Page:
People opposing this argument might say that it is there will be no progress made with this Black Lives Matter Movement and that racism doesn’t even exist anymore. The Black Lives Matter Movement is a movement in which black people have formed to fight violently and nonviolently against black oppression, and specifically in today’s society with police brutality. They will try to make you concede to the point in saying that all lives matter. Since the civil rights era in the 1960s, racism is not even a factor in the community. The Black community is only bringing all of the problems to the community and giving black people a bad reputation. An article written by Aaron Badler, lists seven facts about the black community that will prove that the black community is only bringing all of the bad stereotypes into the community. Balder reports that, ‘Data shows that 93 percent of black homicide victims are killed by other blacks. Blacks committed 52 percent of homicides between 1980 and 2008, despite composing just 13 percent of the population. Across the same timeframe, whites committed 45 percent of homicides while composing 77% of the population, according to the Bureau of Justice Statistics. In Chicago, IL, blacks committed 76 percent of all homicides, despite composing 35 percent of the city’s population. Blacks also accounted for 78 percent of all juvenile arrests'(Balder). That is only three of the facts that Aaron Balder proclaims that black people bring upon the black community. Aaron Balder also proclaims that, ‘there were almost 6,000 blacks killed by other blacks in 2015’. This shows that black people can not even try to use police brutality for the death of the black. Since race is not the reason, people begin to blame family by claiming, ‘As economist Thomas Sowell points out, before the 1960s ‘most black children were raised in two-parent families.’ In 2013, over 72 percent of blacks were born out of wedlock. In Cook County –which Chicago belongs to – 79 percent of blacks were born to single mothers in 2003, while only 15 percent of whites were born to single mothers’ (Balder). Even more so the reason why black people are being killed is because there are so many black people in jail. Aaron Balder proclaims that, ”Even allowing for the existence of discrimination in the criminal justice system, the higher rates of crime among black Americans cannot be denied,’ wrote James Q. Wilson and Richard Herrnstein in their classic 1985 study, ‘Crime and Human Nature.’ ‘Every study of crime using official data shows blacks to be overrepresented among persons arrested, convicted, and imprisoned for street crimes’”(Balder). This was true decades before the author put it to paper, and it remains the case decades later. The reasons that black people are arrested for have been true and even increased throughout history making the problem worse when it is identified.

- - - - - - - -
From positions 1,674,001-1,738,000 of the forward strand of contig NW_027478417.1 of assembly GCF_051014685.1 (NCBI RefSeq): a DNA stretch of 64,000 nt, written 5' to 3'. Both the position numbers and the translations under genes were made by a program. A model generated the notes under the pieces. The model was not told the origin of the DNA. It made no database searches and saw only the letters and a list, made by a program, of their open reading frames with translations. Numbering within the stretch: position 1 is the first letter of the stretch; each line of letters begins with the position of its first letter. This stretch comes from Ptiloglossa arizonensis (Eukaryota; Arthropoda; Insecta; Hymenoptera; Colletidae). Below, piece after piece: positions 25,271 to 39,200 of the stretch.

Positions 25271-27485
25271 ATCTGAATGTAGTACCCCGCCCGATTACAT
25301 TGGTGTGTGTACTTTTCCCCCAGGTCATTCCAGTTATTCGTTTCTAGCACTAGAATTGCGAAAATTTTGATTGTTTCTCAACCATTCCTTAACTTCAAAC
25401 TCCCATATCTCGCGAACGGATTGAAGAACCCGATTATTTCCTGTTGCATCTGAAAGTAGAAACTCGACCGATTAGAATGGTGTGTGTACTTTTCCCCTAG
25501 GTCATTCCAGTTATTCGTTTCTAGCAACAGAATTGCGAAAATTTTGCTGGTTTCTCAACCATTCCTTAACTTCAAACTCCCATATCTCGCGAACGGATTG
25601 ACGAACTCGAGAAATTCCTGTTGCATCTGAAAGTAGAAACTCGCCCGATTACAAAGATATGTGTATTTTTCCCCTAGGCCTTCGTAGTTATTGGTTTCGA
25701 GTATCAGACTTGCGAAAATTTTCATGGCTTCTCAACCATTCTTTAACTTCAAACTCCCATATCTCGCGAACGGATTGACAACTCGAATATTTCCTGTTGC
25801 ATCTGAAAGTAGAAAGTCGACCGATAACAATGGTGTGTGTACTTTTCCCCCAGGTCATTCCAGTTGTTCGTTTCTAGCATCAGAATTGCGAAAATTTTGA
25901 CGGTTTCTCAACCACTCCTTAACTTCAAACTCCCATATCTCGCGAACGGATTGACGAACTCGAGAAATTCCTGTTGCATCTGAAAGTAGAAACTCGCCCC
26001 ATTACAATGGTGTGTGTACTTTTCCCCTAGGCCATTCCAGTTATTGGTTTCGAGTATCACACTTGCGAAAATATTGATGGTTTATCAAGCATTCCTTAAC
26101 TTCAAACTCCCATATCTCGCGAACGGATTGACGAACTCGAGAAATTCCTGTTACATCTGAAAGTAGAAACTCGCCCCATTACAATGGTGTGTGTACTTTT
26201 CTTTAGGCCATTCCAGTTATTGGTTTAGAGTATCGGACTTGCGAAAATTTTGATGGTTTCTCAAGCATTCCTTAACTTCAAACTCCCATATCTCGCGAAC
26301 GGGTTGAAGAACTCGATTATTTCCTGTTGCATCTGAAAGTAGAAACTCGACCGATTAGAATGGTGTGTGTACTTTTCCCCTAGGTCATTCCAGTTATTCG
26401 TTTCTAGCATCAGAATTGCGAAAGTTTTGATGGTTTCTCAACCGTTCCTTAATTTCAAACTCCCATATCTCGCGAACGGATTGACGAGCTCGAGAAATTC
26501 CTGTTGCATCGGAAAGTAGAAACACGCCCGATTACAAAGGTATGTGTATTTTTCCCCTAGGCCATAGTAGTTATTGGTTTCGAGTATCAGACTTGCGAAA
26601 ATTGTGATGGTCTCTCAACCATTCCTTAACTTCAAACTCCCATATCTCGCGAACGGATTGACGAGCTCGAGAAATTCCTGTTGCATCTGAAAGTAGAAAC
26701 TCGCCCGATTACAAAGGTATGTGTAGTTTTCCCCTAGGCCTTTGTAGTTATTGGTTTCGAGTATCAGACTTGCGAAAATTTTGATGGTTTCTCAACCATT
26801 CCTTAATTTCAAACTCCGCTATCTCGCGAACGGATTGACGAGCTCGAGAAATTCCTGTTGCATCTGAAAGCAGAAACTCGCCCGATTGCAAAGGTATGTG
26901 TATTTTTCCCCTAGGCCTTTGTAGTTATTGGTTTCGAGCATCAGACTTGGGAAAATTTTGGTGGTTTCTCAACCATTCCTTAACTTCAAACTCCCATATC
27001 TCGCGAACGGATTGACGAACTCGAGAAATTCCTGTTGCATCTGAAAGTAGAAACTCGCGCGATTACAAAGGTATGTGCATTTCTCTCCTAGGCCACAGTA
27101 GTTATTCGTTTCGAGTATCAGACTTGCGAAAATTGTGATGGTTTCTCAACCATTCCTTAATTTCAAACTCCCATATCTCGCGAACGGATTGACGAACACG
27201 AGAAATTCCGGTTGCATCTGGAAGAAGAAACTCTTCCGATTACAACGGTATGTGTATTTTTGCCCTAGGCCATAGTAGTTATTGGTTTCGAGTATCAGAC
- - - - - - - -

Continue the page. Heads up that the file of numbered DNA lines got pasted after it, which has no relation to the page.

American society uses the job market to put black people in the already determined position to not be as successful as white people. The corporate world is stereotyped for white people to be the standard for the way people should behave and dress. These stereotypes are disguised by the term “professional”. Being a person of color is a big disadvantage in the job market. Even if that colored person is educated. Jillian Berman, Associate Editor for the Huffington Post, did an article surrounded by the idea that the job market discriminates against educated black people. The 2013 unemployment rate for recent college graduates who are black was almost twice that of recent college grads overall, according to report released in May 13, 2014 by the Center for Economic and Policy Research, a left-leaning think tank that studies inequality and other economic issues. Jillian Berman found a research that proved a large part of this problem is job market discrimination. One study found that job applicants with “black sounding” names (researchers gave Lakisha Washington and Jamal Jones as examples) were less likely to get called back for an interview than their counterparts with the same qualifications who had “white sounding” names (like Emily Walsh or Greg Baker). And some researchers have suggested that drug testing would improve the prospects of black job-seekers because hiring managers are more likely to assume they’ve used drugs and are less likely to discriminate when presented with actual evidence to the contrary. This study gives a prime example of black people being denied a job because of just their name sounding black. It is sad that racism has come so far to the point that managers don’t even have to see the applicants to know the color of their skin and determine from that they are not fit for the job. This has to raise questions surrounding how black people even survive in America. This is why there are statistic that show, “African Americans now constitute nearly 1 million of the total 2.3 million incarcerated population. Also, African Americans are incarcerated at nearly six times the rate of whites” (NAACP). The one of reasons for this is because black people are looking for ways to make money by selling drugs or stealing from stores. Statistics also show that, “African Americans represent 12% of monthly drug users, but comprise 32% of persons arrested for drug possession”(NAACP). So African American are going to jail for trying to prosper in a country illegally where they don’t want them to prosper legally. Thus, making drug busts and black on black violence shown in the news. It is to make people scared of black people and make them expect this from all blacks since it is in the news so much.